Milo Anderson, a working learner interviewed for the study, says that “There is a stigma to going back to college. It’s sort of frowned upon. I think what I’d like to see, as more of a general change in mindset, is more acceptance of the fact that education is a lifelong process. I’m going back to school and I can see people’s expression change, like, ‘Oh. so, you’re 31 and still not doing anything with your life?’ That’s the kind of negative mindset I’d like to see shifted.”  Working learners, those headed back to school or learning in other ways, need confidence and support to achieve their educational goals – especially if they feel they need to overcome a social stigma.


“Learning while Earning: The New Normal” is a fascinating look at the present landscape, and it makes the need to adapt for working learners clear and urgent. But what it leaves out is as important as what it includes.

Though lifelong learning might be a goal for many, not everyone has access to its benefits. We must find a way to include these learners in the educational process, to afford them learning opportunities that enrich their lives and their work. Further, the study’s emphasis on career-oriented learning makes clear that the opportunities provided by a more generalized curriculum – including the benefits of critical thinking, creativity, collaboration and communication – are lost to many who take part in post-secondary education.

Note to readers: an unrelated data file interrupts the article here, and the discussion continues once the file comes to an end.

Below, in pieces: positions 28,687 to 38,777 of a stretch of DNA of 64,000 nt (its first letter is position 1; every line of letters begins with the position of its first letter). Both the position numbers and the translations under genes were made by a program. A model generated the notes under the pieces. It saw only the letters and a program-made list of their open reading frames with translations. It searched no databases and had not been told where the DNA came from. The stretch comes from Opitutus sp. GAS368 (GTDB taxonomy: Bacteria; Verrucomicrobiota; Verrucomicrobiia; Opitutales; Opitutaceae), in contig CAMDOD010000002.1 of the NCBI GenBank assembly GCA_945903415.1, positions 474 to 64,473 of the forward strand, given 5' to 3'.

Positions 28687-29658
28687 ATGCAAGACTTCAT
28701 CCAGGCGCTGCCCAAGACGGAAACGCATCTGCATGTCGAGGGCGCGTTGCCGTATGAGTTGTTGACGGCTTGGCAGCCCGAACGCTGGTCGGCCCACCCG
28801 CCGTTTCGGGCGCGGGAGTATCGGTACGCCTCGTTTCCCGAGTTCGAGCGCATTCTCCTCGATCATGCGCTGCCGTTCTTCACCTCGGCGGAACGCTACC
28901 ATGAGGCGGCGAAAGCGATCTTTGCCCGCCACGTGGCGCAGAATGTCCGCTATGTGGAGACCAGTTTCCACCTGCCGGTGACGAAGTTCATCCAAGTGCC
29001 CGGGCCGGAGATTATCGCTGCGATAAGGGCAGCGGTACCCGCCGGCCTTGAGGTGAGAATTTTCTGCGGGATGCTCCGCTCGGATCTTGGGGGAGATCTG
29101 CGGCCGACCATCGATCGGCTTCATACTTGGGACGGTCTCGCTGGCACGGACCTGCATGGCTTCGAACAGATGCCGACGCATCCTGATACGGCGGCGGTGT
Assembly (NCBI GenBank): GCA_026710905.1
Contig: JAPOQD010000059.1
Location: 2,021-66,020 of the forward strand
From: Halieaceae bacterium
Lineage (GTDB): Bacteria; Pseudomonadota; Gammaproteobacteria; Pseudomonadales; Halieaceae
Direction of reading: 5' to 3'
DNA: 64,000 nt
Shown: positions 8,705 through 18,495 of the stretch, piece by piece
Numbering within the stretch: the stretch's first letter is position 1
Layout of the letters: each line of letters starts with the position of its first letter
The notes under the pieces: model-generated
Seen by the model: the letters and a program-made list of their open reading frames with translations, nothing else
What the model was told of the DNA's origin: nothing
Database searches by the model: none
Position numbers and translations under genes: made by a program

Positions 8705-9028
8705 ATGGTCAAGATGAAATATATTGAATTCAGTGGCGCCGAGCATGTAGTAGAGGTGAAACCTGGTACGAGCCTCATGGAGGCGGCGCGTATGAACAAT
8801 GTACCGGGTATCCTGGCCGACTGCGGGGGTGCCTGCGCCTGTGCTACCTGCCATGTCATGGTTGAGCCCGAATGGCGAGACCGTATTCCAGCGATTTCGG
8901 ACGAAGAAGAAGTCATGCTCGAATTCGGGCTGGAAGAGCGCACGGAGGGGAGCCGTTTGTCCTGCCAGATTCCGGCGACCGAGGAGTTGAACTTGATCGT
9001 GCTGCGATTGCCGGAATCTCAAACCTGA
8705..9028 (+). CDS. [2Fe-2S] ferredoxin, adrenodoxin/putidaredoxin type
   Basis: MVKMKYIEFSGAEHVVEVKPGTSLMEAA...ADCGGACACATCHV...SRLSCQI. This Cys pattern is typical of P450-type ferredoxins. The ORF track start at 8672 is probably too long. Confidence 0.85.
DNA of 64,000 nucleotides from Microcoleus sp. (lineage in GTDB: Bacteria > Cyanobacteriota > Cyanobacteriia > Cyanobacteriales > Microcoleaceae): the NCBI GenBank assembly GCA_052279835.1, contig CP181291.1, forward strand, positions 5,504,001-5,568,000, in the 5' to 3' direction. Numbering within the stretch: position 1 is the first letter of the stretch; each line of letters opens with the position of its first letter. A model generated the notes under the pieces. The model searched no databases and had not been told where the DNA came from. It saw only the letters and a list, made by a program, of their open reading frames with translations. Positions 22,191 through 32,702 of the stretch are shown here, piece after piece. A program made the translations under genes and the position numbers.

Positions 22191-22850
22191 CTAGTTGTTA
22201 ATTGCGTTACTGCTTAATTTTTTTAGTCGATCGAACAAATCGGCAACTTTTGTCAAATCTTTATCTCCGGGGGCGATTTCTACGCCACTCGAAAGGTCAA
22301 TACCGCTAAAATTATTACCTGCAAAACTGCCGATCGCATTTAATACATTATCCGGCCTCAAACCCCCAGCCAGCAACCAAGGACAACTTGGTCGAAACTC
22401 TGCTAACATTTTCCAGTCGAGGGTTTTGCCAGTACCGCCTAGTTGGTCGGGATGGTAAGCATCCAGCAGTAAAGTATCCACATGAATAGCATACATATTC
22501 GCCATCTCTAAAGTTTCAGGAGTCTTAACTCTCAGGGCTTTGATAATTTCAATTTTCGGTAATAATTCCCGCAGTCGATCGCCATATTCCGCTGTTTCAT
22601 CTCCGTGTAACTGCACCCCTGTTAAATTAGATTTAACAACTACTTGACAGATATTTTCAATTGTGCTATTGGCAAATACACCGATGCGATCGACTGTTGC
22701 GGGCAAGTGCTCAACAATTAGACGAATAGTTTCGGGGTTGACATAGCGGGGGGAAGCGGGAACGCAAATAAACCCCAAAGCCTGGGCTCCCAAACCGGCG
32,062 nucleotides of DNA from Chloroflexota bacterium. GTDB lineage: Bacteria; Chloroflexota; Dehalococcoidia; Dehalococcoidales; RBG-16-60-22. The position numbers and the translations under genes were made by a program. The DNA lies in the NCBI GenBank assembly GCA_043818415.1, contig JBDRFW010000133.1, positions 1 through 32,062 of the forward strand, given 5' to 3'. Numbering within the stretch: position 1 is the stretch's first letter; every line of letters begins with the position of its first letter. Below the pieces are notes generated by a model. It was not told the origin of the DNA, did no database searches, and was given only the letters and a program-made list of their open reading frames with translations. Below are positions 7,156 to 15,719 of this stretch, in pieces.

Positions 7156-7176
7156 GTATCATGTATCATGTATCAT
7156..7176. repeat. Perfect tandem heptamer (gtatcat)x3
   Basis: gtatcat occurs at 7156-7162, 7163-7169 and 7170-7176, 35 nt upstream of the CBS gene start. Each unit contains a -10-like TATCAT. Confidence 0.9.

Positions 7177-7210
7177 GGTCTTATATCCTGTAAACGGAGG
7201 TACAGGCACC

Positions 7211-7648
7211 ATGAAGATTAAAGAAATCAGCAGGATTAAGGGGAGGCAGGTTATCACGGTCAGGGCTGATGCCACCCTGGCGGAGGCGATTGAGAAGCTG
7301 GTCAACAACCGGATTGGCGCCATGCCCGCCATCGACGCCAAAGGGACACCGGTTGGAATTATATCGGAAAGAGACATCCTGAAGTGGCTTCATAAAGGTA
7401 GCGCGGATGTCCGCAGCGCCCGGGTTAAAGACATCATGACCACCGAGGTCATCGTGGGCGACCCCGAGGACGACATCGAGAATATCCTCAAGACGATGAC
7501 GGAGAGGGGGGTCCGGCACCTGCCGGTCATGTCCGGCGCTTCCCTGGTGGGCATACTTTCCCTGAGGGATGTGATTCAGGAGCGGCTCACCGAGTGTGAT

But all is not hopeless. The study acknowledges that about 65 percent of the “$772 billion spent on postsecondary education and training… is spent outside of the formal postsecondary education system.” The authors call this a “huge uncharted territory” – and it is just that. Yet within this vast space, we believe that there are creative ways to reach those learners that postsecondary education leaves behind – and to fill in the gaps in their education. This is our goal at Books@Work. Although we do not address all issues facing all learners who have left the formal education system, we provide a meaningful and respectful venue to help adults continue their learning in rich, deep and varied ways, to help learners feel more confident and even to help professors better connect with “mature” and non-traditional working students.

Popular history has it that old maps include the words “here be dragons” (Hic sunt dracones) at their margins. And while several old maps picture dragons and other beasts (see the lower left corner of the Ortelius world map accompanying this post), in fact, only one map – the Lenox globe, owned by the New York Public Library – has such words. Nonetheless, the desire for dragons denoting unknown lands is an expression of what we know to be true: that the unknown is a space for wonder and possibility. This is what we feel toward the “uncharted territory” we are now exploring. We have gone in without a map, but we are beginning to fill in the edges.

Image: Abraham Ortelius, World Map Typvs Orbis Terrarvm, 1570, The Library of Congress, [Public Domain] via Wikimedia Commons.

Further Reading:

How “Reading Between the Lines” Helps at Work (and Everywhere Else)

The Public Humanities can Thrive: 5 Ideas from the MLA

Through the Looking Glass: Wonderland at Work

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Cecily Erin Hill

Cecily Erin Hill

Cecily Hill is the Project Director, NEH for All at the National Humanities Alliance and former member of the Books@Work team.